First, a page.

As an after-effect of the financial crisis, an uncomplicated approach to investment is a good thing. Yvnge Slyngstad of NBIM tells Funds Europe how the Norwegian sovereign wealth fund is changing the way it invests.
The Norwegian sovereign wealth fund is a trendsetter in the investment world and it says simplicity is the way forward.
The Norwegian Government Pension Fund – Global, which is one of the largest asset pools in existence, is looking to streamline its investments, standardise its IT systems across the entire portfolio and leave strict benchmarks behind.
In its most recent annual report, the fund, which has NOK3.1trn (€395bn) in assets under management, outlined its plans for simplifying the way certain things are done.
Yvnge Slyngstad, chief executive officer of Norges Bank Investment Management (NBIM), the firm that manages the majority of the fund, explains: “Considering the size of the fund, we have to express our investment views in simple instruments because we need liquidity to be able to employ large amounts of money. Also, it’s about conceptually moving back to fundamental analysis of the underlyings or intrinsic value of investments.”
Its annual report states that between 2011 and 2013, the fund aims to ease the complexity of its management, partly by reducing the number of types of bonds.
Leverage and derivatives will also be off the table. Slyngstad says: “With regard to our fixed-income portfolio, we will have less trading strategies that involve leverage or the use of derivatives.”
As at December 2010, the fund had NOK1,186bn invested in fixed income.
In terms of investment, Slyngstad also plans to focus more on absolute return.
Again for the period 2011 to 2013, NBIM says that its strategic plan will place a greater emphasis on absolute return. “The long-term investment outlook and size give more opportunity to invest in assets, such as real estate, that may be difﬁcult to sell at short notice. By better exploiting such opportunities, NBIM can contribute more to the fund’s absolute return over time.”
Asked what his definition of absolute return is, Slyngstad deferred his answer, explaining instead the reasoning behind the move away from benchmarks. “Our role in the Norwegian public sphere has been to give advice to the ministry of finance on benchmark composition, which is stage one,” he says. “Then in stage two, we index the indices that they give back to us and in stage three we build a long/short overlay to increase our excess return relative to pure index management.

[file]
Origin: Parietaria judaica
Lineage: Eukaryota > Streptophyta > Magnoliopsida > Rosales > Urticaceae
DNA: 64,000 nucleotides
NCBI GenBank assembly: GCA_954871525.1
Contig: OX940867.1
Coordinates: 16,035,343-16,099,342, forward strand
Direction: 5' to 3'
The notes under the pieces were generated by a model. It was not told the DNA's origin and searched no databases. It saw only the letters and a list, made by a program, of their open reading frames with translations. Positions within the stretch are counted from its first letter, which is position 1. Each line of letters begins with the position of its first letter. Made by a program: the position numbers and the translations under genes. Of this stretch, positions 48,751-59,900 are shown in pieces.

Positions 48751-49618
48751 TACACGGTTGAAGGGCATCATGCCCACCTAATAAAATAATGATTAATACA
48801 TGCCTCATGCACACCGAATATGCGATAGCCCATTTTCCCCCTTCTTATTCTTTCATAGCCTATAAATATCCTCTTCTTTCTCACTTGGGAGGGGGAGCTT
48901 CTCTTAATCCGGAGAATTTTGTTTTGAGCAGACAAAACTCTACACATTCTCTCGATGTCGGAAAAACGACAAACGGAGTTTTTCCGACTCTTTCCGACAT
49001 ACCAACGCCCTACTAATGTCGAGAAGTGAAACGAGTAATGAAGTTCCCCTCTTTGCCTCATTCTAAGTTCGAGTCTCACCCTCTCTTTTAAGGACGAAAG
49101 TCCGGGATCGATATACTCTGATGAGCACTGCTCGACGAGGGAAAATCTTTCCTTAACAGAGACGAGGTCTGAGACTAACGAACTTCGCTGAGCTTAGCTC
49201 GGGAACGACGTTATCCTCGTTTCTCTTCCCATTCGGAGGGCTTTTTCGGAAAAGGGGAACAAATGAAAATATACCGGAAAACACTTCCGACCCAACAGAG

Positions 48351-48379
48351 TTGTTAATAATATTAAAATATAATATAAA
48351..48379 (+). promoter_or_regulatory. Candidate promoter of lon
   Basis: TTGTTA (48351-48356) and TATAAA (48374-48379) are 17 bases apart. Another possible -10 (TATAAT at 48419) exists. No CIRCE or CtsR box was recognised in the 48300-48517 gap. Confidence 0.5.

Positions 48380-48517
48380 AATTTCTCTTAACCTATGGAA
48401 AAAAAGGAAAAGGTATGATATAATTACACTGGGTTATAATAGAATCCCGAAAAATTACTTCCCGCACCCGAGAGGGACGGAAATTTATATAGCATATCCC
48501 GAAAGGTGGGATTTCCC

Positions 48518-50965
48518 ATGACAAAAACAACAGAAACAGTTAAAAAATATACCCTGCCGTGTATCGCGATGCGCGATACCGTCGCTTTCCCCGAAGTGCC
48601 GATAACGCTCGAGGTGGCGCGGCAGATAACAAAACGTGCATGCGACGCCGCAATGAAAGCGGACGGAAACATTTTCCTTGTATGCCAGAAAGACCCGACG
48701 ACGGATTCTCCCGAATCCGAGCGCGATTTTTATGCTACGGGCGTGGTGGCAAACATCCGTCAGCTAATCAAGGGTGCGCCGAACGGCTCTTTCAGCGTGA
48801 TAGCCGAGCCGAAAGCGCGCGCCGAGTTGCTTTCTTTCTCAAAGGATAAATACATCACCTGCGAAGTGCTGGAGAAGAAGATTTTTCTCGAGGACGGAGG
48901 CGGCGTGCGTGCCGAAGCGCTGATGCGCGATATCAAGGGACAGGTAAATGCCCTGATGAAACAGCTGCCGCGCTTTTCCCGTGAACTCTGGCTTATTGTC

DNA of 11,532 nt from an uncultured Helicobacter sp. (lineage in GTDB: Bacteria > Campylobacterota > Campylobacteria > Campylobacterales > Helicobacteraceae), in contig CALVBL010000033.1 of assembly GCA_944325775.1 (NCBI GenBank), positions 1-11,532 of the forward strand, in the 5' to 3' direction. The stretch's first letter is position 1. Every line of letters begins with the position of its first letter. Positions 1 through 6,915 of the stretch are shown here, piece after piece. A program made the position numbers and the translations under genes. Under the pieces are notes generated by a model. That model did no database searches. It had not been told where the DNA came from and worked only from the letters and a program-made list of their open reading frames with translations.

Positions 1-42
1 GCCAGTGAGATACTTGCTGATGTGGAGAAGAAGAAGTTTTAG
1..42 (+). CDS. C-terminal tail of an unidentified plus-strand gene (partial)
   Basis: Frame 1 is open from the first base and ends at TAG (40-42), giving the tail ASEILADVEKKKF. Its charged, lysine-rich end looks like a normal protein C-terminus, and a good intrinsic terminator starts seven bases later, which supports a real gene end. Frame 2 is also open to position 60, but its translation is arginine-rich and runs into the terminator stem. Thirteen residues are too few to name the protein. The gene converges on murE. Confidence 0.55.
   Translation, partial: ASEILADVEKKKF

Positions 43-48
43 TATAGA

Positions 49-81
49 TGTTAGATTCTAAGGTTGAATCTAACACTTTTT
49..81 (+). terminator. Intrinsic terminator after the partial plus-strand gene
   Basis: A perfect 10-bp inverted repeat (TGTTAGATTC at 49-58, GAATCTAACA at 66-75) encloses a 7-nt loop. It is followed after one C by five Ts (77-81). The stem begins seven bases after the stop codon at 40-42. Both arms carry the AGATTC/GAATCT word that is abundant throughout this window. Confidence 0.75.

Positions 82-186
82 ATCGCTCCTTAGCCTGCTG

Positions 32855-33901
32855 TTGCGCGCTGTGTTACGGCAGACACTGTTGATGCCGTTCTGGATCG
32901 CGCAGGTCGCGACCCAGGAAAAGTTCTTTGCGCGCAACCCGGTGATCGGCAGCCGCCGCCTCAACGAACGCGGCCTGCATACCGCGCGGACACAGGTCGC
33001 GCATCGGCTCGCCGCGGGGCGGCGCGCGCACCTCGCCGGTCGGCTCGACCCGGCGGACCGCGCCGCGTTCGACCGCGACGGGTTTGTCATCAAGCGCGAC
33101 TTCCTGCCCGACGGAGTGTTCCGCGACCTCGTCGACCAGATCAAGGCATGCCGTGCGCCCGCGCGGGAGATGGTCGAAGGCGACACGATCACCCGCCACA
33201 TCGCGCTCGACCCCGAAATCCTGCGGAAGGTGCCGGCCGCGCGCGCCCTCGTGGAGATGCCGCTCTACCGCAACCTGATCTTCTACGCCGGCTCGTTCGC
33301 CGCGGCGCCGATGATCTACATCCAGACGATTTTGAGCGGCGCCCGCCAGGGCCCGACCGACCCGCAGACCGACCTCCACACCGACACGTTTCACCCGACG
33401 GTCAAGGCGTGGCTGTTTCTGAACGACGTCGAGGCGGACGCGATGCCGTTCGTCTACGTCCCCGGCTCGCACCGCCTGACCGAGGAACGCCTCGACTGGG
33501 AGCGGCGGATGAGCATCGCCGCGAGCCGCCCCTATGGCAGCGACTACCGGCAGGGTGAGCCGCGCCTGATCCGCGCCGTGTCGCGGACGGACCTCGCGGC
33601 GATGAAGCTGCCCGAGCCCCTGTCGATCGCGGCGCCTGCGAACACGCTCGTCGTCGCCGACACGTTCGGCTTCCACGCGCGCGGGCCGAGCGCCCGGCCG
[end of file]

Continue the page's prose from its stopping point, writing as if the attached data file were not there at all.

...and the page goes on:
“Now we’re basically saying that the process shall not, or cannot, be composed of or divided into those three elements.”
The current process that sees NBIM and the finance ministry going back and forth is somewhat inefficient, especially when you are trying to be nimble and capture investment opportunities observed in the market.
Slyngstad says: “The biggest issue we had is that it doesn’t help you to be close to the index if the index is wrong. So, therefore, our need to change the index composition quite frequently is not currently captured in the way that we have to send letters to the ministry of finance and they reply and so on, so we’d rather not use those structures.”
In practical investment terms, he says the investment of the fund will be less benchmark focused and perform less tailoring of benchmarks specific to all the different mandates it runs internally.
The move to an absolute return-type strategy may also lead to more investment in illiquid assets. Furthermore, he says: “We will take larger positions in single stocks. We will remove quite a lot of tighter benchmark structures for the internal portfolio managers and have more cash funding for different strategies rather than detailed benchmarks for each of those strategies.”
But other investment managers should not hope for a sizable mandate to come their way. Slyngstad says the plan is to manage the additional absolute return exposure internally.
As one would imagine, the move away from benchmarks is being made with the ultimate aim of improving performance.
Although, judging by the fund’s most recent statistics, it is already on the right track.
In 2010, the fund posted its ﬁfth-highest result ever in 2010, with a return of 9.6% overall. This result was also 1.1% higher than the fund’s benchmark index. On its global equity portfolio the fund returned 13.3% while the performance for fixed income was 4.1%.
But the Norwegian SWF is not only looking to simplify its investments. The IT systems it currently uses will also be streamlined and standardised.
NBIM says it plans to “simplify its processes and standardise its systems”.
Asked for more details, Slyngstad says: “We had put in place a number of systems tailored for all kinds of different processes. The systems’ different investment teams are quite varied and now we’re introducing a more unified investment infrastructure platform across all investment teams.
“Not only has there been a difference on an asset class level between fixed income and equity but also between the different strategies; indexing versus the long/short managers were all using different IT solutions. Now we’re standardising those structures.”
The decision of what system the fund as a whole will be using has not been made and the tender is still on the market.
©2011 funds europe